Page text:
Very much like Tractor Tom, the main characters in Massey Ferguson are the various anthropomorphic farm vehicles - including the title character himself, named after the type of tractor he is based from. Keeping Massey company are his friends Gracie the quad-bike, Beaut the Ute, Max the Big Green Tractor, Mrs Milk the milk tanker, Rusty the old car and Slow-Mo, the mobility scooter.
|Massey and 'Genny' the Generator|
Based on Ferguson Farm, all the machines provide work for Farmer Murray, his wife Heather and dear old Gran whilst encountering various problems within and beyond the farm. That's where Massey uses the "tractor factor" to help put things right. It not only encourages friendship and teamwork but it also teaches its preschool audience how to appreciate and look after the countryside.
But here's what else makes this series stand out...
Don't let their accents fool you - the show takes place not in Australia, but in New Zealand! And because of the setting, it gives children across the world an insight of a different way of life rarely seen in cities or British farms even.
The show demonstrates the rural areas of New Zealanders, seeing the characters going through droughts, floods and how to "lay a Hangi" using honey stones, not to mention coming across the local wildlife like Possoms and Pukekos. One episode even features a Rally Car from the New Zealand Rally Championships!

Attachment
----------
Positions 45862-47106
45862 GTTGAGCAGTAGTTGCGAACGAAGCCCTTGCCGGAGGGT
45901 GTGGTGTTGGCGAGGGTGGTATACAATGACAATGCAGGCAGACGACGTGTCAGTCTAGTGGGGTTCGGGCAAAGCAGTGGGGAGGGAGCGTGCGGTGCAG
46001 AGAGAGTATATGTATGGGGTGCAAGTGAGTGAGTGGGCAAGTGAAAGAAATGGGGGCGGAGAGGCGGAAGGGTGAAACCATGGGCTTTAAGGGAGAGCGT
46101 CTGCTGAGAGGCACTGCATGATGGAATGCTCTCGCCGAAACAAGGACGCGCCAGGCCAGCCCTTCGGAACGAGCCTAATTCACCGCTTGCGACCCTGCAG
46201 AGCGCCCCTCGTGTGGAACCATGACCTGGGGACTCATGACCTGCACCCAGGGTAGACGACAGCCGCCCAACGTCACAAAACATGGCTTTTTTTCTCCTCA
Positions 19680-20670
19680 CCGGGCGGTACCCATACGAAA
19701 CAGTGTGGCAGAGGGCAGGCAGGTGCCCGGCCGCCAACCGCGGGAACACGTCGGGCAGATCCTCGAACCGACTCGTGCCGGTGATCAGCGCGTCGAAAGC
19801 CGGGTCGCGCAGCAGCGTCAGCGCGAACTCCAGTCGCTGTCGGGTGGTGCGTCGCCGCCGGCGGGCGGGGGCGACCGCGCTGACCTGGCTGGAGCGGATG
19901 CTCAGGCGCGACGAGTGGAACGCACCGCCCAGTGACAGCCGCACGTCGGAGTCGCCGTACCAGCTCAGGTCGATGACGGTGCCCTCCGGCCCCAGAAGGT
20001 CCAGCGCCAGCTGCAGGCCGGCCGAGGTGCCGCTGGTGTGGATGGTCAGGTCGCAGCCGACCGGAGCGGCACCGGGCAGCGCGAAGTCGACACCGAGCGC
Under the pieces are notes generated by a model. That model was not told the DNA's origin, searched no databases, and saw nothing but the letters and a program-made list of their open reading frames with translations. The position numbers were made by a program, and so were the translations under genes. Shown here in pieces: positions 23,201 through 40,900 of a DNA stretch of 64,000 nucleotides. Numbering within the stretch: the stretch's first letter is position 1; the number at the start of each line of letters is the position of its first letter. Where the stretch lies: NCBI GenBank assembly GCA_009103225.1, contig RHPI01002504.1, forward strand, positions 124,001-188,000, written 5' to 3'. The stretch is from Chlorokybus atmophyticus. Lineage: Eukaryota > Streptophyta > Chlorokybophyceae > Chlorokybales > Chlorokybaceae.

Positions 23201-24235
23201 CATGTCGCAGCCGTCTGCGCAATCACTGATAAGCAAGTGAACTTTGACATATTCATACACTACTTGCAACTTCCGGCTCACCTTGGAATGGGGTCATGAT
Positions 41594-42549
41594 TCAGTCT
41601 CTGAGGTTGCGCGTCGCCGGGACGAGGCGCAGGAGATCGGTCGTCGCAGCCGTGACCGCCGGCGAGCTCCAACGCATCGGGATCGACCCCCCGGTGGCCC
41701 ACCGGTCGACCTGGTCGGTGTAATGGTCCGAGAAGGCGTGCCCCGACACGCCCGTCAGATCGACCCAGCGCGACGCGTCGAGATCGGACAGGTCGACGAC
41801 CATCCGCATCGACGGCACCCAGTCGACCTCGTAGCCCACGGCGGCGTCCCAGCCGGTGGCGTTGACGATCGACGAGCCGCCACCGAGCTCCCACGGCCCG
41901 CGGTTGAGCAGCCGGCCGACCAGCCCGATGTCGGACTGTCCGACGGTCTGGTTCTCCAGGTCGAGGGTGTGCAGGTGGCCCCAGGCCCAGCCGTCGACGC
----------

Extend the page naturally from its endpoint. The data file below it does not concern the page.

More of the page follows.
|Massey meets 'Snowy' and Sir Edmund|
The visuals of this show was another aspect that grabbed my attention - a seamless blend of CGI and 2D Animation, with a unique design by animator Eion NcNaught and animation provided by Flux Animation Studios (funded by New Zealand On Air). Although the the vehicle characters were intentionally given colours to help make them stand out more, the 2D Animation for both human and animal characters offers such great, expressive acting. To see them in action, it's clear that no corners have been cut at all to provide such high-quality stuff.
The show was created, written and produced by Jim Mora and Brent Chambers. Thanks to its inspirational setting and a strong cast of characters, each of the five-minute stories are clever, fun and just right for the youngsters to enjoy "the greatest little tractor in the land" from beginning to end.
There's no denying it, New Zealand has used the best they had to offer here, with little to no outsourcing required!
|"That's the Tractor Factor!"|
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